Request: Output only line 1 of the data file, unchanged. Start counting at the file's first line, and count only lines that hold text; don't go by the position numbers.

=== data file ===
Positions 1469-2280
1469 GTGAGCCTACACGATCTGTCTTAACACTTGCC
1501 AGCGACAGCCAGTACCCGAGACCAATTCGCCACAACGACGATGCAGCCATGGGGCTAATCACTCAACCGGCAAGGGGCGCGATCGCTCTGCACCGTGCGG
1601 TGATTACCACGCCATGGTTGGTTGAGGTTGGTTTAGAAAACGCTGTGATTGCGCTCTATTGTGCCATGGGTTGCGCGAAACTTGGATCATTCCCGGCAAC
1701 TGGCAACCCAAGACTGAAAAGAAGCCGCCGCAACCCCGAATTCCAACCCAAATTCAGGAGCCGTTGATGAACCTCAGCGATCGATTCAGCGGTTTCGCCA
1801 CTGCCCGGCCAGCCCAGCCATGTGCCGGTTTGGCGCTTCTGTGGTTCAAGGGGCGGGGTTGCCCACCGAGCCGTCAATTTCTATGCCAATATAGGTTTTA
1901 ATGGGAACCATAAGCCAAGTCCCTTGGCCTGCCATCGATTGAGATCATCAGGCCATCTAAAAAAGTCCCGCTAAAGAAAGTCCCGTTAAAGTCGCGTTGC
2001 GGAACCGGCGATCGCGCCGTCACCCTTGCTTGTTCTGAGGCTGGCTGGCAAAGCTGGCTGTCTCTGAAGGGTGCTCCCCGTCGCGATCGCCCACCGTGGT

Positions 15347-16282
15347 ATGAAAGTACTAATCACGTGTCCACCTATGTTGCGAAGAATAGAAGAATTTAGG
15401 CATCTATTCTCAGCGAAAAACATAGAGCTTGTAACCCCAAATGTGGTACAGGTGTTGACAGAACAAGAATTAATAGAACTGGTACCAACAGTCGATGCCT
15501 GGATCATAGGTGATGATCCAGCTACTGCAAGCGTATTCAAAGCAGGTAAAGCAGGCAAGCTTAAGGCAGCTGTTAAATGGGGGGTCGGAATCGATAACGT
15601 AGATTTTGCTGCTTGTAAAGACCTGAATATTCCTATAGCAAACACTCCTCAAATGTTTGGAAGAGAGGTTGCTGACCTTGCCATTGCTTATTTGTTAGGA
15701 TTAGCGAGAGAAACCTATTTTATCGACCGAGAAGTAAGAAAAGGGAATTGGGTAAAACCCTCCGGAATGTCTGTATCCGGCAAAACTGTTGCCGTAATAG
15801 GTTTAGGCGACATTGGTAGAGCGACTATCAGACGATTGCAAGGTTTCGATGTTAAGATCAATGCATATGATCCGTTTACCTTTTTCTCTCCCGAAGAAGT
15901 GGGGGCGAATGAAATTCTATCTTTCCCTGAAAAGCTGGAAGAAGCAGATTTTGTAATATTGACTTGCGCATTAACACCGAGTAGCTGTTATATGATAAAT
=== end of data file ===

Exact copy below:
Positions 1469-2280